Most people find eating to be one of life’s greatest pleasures, and eating the appropriate foods can prevent many chronic diseases. The correct food can be a natural cure and remedy for many health conditions, not to mention its importance in preventing chronic disease. However, we know through the rising obesity rates that many people in developed countries prefer a take away meal such as fish and chips or hamburgers as it is often cheaper than a home-cooked meal, or a bottle of freshly squeezed fruit juice is more expensive that a carbonated beverage. Thus, if takeaways are a treat, cheaper and less time-consuming, then this explains why a majority of people do not follow a healthy lifestyle. This view point seems to be reflected in a recent Australian Health Survey which found that:
- 58 % percent of Australians spent on ‘unhealthy’ foods
- 35% bought low nutritional foods
- 14 % bought takeaways and;
- 4% sugar-sweetened beverages
Remarkably, the survey also found that, although healthy diets cost 15 percent less than current ‘unhealthy’ diets and people from low-income groups still need to spend around a third of their disposable income to eat a healthy diet. The Australian government is considering adding GST to fresh foods like vegetables, but this would be fool hardy as it will make healthy food unaffordable for lower socio-economic families.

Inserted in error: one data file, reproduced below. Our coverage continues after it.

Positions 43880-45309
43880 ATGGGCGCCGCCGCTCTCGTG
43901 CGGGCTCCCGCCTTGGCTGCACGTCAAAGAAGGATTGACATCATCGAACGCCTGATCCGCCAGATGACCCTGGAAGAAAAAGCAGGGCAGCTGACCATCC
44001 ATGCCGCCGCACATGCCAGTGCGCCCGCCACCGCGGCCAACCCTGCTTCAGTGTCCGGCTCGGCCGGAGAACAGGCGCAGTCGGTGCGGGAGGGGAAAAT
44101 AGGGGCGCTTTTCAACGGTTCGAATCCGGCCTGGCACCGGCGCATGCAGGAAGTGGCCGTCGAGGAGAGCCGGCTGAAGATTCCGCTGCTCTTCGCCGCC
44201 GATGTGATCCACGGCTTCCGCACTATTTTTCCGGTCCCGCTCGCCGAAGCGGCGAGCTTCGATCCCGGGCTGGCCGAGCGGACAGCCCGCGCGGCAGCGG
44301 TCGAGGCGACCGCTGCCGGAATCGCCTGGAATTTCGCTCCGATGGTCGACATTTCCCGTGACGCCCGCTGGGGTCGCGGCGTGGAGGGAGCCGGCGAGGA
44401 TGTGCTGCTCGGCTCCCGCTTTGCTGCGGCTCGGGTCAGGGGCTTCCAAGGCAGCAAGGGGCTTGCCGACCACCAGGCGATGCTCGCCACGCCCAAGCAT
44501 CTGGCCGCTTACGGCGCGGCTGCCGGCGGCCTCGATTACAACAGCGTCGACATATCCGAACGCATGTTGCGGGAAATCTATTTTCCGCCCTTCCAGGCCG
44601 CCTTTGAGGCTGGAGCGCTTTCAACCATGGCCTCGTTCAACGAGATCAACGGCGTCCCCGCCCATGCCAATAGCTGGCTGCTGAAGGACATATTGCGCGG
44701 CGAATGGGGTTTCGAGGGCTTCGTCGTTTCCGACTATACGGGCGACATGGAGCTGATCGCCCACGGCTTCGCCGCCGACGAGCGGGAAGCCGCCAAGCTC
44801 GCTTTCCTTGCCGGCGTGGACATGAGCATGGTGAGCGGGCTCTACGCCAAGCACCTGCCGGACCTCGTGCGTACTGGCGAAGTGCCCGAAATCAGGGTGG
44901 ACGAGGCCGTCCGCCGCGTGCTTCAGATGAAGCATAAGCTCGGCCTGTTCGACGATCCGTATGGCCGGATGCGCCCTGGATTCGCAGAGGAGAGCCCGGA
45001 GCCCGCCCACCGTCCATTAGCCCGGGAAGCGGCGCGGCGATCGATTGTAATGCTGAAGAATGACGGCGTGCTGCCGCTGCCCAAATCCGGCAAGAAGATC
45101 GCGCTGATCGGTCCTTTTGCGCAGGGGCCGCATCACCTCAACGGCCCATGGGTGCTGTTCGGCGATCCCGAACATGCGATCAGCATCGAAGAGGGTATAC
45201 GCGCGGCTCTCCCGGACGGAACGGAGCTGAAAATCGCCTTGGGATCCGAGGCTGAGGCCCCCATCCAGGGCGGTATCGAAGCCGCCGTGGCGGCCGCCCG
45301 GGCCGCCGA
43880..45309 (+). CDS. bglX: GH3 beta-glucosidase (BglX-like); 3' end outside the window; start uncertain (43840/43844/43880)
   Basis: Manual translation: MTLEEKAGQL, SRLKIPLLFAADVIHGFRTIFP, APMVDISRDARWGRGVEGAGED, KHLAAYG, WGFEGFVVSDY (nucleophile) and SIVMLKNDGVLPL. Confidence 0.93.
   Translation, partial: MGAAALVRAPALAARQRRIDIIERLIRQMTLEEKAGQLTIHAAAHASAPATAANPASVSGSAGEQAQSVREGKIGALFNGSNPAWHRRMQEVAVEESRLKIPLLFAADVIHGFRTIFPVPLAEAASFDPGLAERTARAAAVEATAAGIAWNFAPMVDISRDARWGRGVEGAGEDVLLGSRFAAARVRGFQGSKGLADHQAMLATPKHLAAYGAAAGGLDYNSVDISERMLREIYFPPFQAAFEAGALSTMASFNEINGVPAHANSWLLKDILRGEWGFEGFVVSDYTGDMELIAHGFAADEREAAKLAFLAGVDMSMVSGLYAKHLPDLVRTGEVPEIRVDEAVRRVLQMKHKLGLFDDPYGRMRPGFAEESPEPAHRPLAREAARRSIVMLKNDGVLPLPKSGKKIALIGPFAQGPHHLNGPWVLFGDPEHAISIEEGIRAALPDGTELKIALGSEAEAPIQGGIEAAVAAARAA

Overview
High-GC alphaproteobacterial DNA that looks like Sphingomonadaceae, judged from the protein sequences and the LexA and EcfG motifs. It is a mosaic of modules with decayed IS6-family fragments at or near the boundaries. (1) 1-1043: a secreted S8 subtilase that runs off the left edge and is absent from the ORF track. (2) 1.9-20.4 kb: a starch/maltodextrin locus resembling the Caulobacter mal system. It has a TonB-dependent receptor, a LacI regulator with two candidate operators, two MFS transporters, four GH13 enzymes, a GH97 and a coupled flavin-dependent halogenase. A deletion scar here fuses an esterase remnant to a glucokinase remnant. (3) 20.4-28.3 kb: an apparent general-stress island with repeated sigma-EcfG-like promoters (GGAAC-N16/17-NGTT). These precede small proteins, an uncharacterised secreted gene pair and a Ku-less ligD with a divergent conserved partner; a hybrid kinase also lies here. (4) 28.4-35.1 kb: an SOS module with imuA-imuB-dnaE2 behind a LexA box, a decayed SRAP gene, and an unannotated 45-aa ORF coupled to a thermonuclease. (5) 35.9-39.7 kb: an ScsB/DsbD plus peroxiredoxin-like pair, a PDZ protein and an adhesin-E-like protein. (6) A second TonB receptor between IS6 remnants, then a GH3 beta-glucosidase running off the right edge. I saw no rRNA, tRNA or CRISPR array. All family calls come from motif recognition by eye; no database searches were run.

We need to follow our parent’s and/or grandparent’s lifestyle; eating more fresh foods which can also act as natural remedies for many ailments or assist in preventing chronic health conditions. The meal was always freshly prepared e.g. meat/ fish/ vegetarian meals freshly cooked each day.
Eating fresh food according to the season is a key principle according to Ayurveda, the sister science of yoga and meditation. For example, in the cold, drying winter climate Ayurveda recommends eating warm, heavy and grounded foods such as squashes, beets, carrots, potatoes, and sweet potatoes, nuts, seeds, meat, yoghurt, eggs and warming spices. Therefore, a hearty casserole in winter is warming, better digested and nutritious.
In addition to eating according to the season, ancient healing systems like, Ayurveda and Yoga suggest that we eat what is present in our surrounding nature. Thus, a natural food remedy is eating fresh local produce i.e. what grows in your back-yard, rather than the genetically modified and processed foods which are found in most supermarkets.
Governments need to find a way to make this more affordable for families and reduce the healthcare burden. The ‘fresh-food is best’ strategy is much more beneficial to health. Remember the old adage Prime Minister, ‘Prevention is better than cure!’